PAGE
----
According to a report the U.S. Bureau of Economic Analysis released last week, personal income increased in Alabama by about 2.2 percent in the first quarter of the year compared to the same quarter last year, due to improvements in certain sectors such as construction and real estate. Some experts say the small year-over-year income growth signals slow but definite economic improvement for the state.
The report shows personal income in Alabama totaled about $173.8 million in the first quarter, an increase from about $170 million in the first quarter of last year. Income in the first quarter would have been higher were it not for unique circumstances, such as the expiration of the payroll tax holiday, resulting in an increase in payroll deductions for Social Security at the end of last year, the report states.
The report also shows Alabama's personal income increase was slightly lower than the national average, which increased 2.76 percent for the first quarter of the year compared to the same quarter last year.
"That Alabama income has not increased as much as the U.S. average is not great, but being behind by only half a percentage point is still a good sign," said Robert Robicheaux, chairman of the department of marketing, industrial distribution and economics at the University of Alabama at Birmingham.
Ahmad Ijaz, director of economic forecasting for the Center for Business and Economic Research at the University of Alabama, said the state's rising income was a sign of job growth and economic improvement.
"The increase is going to be because we are adding some jobs," Ijaz said. "But we're growing at a very slow pace ... because most of the jobs being added are relatively low-wage jobs like jobs in the food-service industry and part-time jobs."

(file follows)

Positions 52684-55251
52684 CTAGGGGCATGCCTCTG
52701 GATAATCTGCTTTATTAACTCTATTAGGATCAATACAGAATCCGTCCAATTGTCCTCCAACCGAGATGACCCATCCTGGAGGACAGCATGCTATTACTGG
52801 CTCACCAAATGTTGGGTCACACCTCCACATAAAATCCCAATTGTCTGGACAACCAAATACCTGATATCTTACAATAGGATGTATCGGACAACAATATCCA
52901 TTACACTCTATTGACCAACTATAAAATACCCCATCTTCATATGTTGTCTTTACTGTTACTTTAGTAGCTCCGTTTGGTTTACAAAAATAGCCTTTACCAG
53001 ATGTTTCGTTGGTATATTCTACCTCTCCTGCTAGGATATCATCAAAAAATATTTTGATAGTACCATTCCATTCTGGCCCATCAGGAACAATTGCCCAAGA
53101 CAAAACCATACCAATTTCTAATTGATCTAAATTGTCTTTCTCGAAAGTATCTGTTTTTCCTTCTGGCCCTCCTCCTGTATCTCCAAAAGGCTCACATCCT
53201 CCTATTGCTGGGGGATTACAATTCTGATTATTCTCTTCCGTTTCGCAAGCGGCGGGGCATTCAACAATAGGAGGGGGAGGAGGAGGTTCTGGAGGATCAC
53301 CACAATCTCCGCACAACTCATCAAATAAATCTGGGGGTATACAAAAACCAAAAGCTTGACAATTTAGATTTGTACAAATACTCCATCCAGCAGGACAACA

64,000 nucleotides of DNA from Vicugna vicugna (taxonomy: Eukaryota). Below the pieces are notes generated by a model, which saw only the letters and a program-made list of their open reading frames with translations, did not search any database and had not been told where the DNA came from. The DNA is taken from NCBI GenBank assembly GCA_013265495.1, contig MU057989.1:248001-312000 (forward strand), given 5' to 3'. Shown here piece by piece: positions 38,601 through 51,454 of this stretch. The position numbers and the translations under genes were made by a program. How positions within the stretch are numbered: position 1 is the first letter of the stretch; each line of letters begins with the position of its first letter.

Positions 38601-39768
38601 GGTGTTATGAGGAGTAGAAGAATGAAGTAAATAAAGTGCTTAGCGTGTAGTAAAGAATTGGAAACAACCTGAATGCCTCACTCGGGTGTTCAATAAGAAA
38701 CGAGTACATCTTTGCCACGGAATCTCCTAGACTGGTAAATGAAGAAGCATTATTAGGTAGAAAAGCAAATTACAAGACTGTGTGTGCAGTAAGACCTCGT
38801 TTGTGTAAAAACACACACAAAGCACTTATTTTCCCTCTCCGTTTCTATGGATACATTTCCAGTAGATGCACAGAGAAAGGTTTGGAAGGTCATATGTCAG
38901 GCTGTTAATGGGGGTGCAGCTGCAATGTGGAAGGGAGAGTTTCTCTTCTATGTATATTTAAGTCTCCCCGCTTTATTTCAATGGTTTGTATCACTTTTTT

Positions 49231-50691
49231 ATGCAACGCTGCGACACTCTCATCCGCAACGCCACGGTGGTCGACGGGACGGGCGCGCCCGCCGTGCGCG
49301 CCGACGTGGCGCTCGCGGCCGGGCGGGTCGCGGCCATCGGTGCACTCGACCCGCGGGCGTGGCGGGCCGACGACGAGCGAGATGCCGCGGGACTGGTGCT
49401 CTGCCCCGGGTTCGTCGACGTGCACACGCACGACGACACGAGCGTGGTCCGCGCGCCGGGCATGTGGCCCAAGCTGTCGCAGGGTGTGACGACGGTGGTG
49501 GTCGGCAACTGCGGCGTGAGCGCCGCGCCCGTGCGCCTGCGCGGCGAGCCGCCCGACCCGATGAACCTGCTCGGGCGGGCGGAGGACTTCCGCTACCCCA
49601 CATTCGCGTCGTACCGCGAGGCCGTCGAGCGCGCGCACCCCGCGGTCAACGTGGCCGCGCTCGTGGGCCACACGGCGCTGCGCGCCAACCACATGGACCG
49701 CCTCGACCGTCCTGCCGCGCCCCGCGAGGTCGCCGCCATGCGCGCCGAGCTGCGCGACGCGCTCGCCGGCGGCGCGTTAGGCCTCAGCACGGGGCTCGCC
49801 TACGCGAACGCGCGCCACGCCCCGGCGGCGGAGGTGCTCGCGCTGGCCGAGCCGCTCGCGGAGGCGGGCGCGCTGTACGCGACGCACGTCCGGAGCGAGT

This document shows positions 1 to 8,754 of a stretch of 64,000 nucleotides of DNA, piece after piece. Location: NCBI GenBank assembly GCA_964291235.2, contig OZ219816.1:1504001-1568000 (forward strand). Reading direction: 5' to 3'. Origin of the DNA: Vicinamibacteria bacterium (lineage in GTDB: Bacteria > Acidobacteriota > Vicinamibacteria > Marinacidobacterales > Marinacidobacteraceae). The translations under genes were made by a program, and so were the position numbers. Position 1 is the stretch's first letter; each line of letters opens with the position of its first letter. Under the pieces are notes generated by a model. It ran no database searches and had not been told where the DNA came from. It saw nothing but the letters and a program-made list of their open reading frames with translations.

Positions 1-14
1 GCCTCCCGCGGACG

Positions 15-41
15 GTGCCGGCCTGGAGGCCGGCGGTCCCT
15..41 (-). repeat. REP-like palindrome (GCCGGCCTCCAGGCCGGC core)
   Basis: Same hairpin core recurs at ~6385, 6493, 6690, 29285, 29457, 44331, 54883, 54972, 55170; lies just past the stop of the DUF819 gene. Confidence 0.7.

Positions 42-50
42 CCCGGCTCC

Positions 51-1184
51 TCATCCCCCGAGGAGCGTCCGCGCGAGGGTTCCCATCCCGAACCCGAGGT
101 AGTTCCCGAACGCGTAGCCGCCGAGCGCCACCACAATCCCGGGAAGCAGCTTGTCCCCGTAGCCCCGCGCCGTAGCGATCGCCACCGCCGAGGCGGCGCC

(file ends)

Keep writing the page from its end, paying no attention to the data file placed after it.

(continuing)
Ijaz noted, however, that Alabama is hardly alone in low-wage job growth.
"It's just about the whole country ... most of the jobs being added are in the low-wage sectors," Ijaz said. "It's nothing unique to Alabama."
The report shows there were some earnings improvements during the first quarter for several higher-paying industries, such as real estate, construction and manufacturing.
"Auto sales have improved and the housing industry has shown some sense of recovery," Robicheaux said.
Everett King of ERA King Real Estate in Anniston said his business saw improvement during the first quarter of the year.
"We are up about 19 percent so far this year over last year, which is pretty good since we get paid by commission," King said.
King contributed the income increase to rising home sales prices and decreases in foreclosures in the first quarter.
"It goes back to foreclosures going away, allowing depressed prices to rise ... there's nothing artificial holding them down," King said.
Ijaz agreed with Robicheaux that Alabama's auto industry was doing well.
"Manufacturing is on pretty solid footing with automobile manufacturing," he said.
The American Honda Motor Company reported Tuesday record June sales of light trucks, which included several vehicle produced exclusively at Honda Manufacturing of Alabama in Lincoln.
Tony Waddell, owner of Waddell Construction Company in Heflin, said his business did better at the beginning of the year compared to the same time last year.
"There has been an increase in the first quarter of the year compared to the first quarter last year — it's not much, but it's a steady increase," Waddell said.
Waddell said construction companies are doing a combination of home refurbishing jobs and new construction to improve revenue.
"The economy is improving and people are getting more comfortable and deciding to do a few things," he said.
Staff writer Patrick McCreless: 256-235-3561. On Twitter @PMcCreless_Star.
Personal Income in Alabama:
- 2013 First Quarter: $173.8 million
- 2012 First Quarter: $170 million
- Increase of 2.2 percent